Every March 1 brings out flags and speeches in honor of the Korean Independence Movement in 1919. This year, the holiday coincided with renewed tension over Japanese responsibility for the “comfort women,” a euphemism for women who were forced into sexual slavery before and during World War II.
Since it emerged in the 1990s, the issue has caused stress in relations between Korea and Japan, which increased greatly after Shinto Abe became prime minister in 2012. Historians estimate that as many as 200,000 women, mostly Korean and Chinese, were forced to offer sex to Japanese soldiers in military brothels.
In 1993, chief cabinet secretary Yohei Kono issued a statement admitting the existence of military sexual slavery. Revisionist nationalists, however, believe that much of the evidence regarding military sexual slavery is false.
In the 1990s, the left-leaning Asahi Simbun ran a series of articles on military sexual slavery based on accounts by Seiji Yoshida, a Japanese soldier on Jeju Island. In 2014, the newspaper retracted the article ― not the fact of military sexual slavery ― after Yoshida admitted that he had made up the stories to sell books.
Revisionists have seized he retraction to argue that military sexual slavery did not exist. Amid the debate, the Abe administration reviewed the Kono Statement, but declined to change or withdraw it. Korea and China took the review as lack of sincerity on Japan’s part.
Over the past couple of years, the controversy has spilled over to the United States. Korean-American organizations in several cities have built monuments to military sexual slaves. Under Abe, the Japanese government has taken the unusual step of asking McGraw-Hill Education, a major textbook publisher in the U.S., to revise the text about the comfort women in a world history textbook.
The publisher declined, stating that “scholars are aligned behind the historical fact of ‘comfort women,’ and we unequivocally stand behind the writing, research and presentation of our authors.”
History is about facts and interpretation. The evidence confirming the existence of sexual slavery in the Japanese military is sufficient to establish it as a fact. All discussions should begin with acknowledging the fact.
The problem is then interpretation. Why did it happen? What does it mean? Answers to the first question will no doubt focus on the broader context of Japan’s aggression in Asia and other atrocities that were part of that aggression. Answers to the second question will no doubt claim that military sexual slavery is a violation of basic human rights that deserves condemnation to prevent it from happening again.
An ongoing narrative on the issue is “resolution.” For Korea and China, this means admitting the historical fact, apologizing for it, compensating the victims and including it in history textbooks.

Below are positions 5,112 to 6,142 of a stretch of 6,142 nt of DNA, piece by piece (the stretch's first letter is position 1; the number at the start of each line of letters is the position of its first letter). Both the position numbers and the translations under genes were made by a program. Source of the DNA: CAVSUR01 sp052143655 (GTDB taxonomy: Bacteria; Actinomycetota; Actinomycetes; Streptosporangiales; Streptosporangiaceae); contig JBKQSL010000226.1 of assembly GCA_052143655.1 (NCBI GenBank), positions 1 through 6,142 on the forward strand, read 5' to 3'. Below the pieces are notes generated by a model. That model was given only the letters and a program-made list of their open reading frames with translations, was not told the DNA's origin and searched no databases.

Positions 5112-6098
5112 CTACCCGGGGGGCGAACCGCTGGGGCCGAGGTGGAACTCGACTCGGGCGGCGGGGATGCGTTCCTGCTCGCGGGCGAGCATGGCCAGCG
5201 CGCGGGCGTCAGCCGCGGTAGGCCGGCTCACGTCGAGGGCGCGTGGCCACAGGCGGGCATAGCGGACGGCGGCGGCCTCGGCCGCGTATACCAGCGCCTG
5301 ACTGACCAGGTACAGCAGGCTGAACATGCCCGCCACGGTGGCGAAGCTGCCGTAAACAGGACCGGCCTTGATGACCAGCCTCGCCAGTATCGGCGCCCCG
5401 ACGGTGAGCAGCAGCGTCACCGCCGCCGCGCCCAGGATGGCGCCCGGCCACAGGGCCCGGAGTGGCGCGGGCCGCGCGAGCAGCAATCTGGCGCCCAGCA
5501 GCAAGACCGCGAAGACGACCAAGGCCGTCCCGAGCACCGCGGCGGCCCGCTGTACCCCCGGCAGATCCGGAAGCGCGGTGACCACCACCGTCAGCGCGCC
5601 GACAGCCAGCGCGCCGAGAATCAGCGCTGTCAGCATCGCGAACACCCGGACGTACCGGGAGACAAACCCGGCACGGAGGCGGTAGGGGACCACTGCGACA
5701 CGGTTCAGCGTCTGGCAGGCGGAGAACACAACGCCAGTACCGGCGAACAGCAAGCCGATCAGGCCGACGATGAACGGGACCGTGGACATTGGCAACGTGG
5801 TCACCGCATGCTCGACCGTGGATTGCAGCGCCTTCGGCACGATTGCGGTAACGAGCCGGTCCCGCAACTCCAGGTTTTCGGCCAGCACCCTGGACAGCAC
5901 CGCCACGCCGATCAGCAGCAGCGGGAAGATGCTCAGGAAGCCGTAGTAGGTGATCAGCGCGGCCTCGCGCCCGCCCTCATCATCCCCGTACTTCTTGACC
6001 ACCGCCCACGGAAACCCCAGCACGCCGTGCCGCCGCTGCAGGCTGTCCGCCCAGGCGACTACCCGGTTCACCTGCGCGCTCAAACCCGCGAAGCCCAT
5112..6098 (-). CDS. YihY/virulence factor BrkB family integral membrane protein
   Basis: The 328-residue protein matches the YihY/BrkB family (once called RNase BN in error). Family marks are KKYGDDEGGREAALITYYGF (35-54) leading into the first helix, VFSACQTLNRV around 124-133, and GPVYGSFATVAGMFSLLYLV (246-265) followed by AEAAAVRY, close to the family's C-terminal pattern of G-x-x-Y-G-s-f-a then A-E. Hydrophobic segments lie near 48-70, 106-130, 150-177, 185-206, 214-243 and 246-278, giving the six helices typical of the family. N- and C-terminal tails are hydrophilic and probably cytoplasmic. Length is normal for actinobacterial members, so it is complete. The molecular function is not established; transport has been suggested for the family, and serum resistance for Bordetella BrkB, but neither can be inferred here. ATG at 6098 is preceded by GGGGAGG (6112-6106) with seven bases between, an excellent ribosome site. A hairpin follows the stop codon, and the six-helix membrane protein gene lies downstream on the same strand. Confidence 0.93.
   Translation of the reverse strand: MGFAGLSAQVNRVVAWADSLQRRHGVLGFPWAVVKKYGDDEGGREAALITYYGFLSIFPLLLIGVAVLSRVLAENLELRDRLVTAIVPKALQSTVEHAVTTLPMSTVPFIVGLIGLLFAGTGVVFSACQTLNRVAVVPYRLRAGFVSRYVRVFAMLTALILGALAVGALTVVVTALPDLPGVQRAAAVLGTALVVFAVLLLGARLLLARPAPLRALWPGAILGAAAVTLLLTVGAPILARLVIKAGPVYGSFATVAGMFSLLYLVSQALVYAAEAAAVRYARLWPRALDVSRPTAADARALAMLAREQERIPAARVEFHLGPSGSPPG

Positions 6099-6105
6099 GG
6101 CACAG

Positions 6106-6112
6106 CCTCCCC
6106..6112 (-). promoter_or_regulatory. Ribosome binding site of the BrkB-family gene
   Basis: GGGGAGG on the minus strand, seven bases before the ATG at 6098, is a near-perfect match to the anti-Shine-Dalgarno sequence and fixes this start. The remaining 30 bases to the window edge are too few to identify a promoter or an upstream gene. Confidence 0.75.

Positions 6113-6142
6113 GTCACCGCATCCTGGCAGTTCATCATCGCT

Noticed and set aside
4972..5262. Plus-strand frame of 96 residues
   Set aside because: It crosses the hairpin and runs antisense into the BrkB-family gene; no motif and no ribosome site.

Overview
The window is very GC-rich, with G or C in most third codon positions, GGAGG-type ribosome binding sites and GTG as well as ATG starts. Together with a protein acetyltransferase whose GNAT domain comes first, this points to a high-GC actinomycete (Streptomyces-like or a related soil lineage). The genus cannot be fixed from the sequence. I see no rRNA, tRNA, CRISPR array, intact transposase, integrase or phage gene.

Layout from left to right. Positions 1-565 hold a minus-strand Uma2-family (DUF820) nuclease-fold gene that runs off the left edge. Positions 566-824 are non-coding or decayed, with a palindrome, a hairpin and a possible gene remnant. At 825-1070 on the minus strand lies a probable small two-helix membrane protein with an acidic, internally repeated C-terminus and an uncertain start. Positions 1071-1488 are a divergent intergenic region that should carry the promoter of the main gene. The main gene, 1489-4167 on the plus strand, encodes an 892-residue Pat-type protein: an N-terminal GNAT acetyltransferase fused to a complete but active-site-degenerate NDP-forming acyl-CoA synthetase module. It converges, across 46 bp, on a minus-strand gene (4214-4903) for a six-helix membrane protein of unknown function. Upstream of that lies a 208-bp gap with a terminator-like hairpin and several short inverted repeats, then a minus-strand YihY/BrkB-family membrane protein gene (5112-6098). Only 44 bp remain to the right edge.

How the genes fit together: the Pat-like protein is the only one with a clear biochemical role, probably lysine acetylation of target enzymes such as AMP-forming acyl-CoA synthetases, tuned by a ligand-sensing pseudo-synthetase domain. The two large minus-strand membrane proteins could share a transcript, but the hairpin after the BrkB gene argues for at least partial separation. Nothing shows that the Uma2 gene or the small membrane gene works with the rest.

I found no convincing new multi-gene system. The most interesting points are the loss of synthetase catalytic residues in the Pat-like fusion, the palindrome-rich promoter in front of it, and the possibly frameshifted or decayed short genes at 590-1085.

In a perfect world, an enlightened Japanese leadership could easily resolve the issue to assuage Korea and China. The problem is that most Japanese view the nation as both an aggressor and a victim of a war. In a Feb. 23 news conference, Crown Prince Naruhito echoed this sentiment by saying, “It was very painful that many precious lives were lost, many people suffered and felt deep sorrow in the world including in Japan.” He later went on to make remarks subtly critical of revisionist nationalism.
In politics, the left focuses on Japan’s aggression in Asia while arguing that the nation was a victim of American incendiary and atomic bombing at the end of the war. The right attempts to ignore aggression in Asia while casting the war as a defensive one that had to be fought, but was lost because of bad strategy.
Most Japanese are in the middle. They regret Japan’s actions in Asia, but find strident anti-Japanese feelings uncomfortable.
The key to resolving the conflict is to deflate revisionist nationalism in Japan by dividing it from the middle. Revisionists know this, which explains why some on the far right have begun using aggressive tactics to silence their opponents and intimidate the middle. The middle chose Abe to revive the economy, not to revive nationalism.
Korea can help deflate revisionist nationalism in Japan by reaching out to the middle through public diplomacy. Japanese in the middle need to know that Korea is against revisionist nationalism, not Japan itself, and that Korea wants good relations with Japan and its people. Korea also needs to use diplomacy elsewhere to show that stopping revisionist nationalism in Japan is critical to stability in Northeast Asia.
By Robert J. Fouser
Robert J. Fouser, a former associate professor of Korean language education at Seoul National University, writes on Korea from Ann Arbor, Michigan. ― Ed.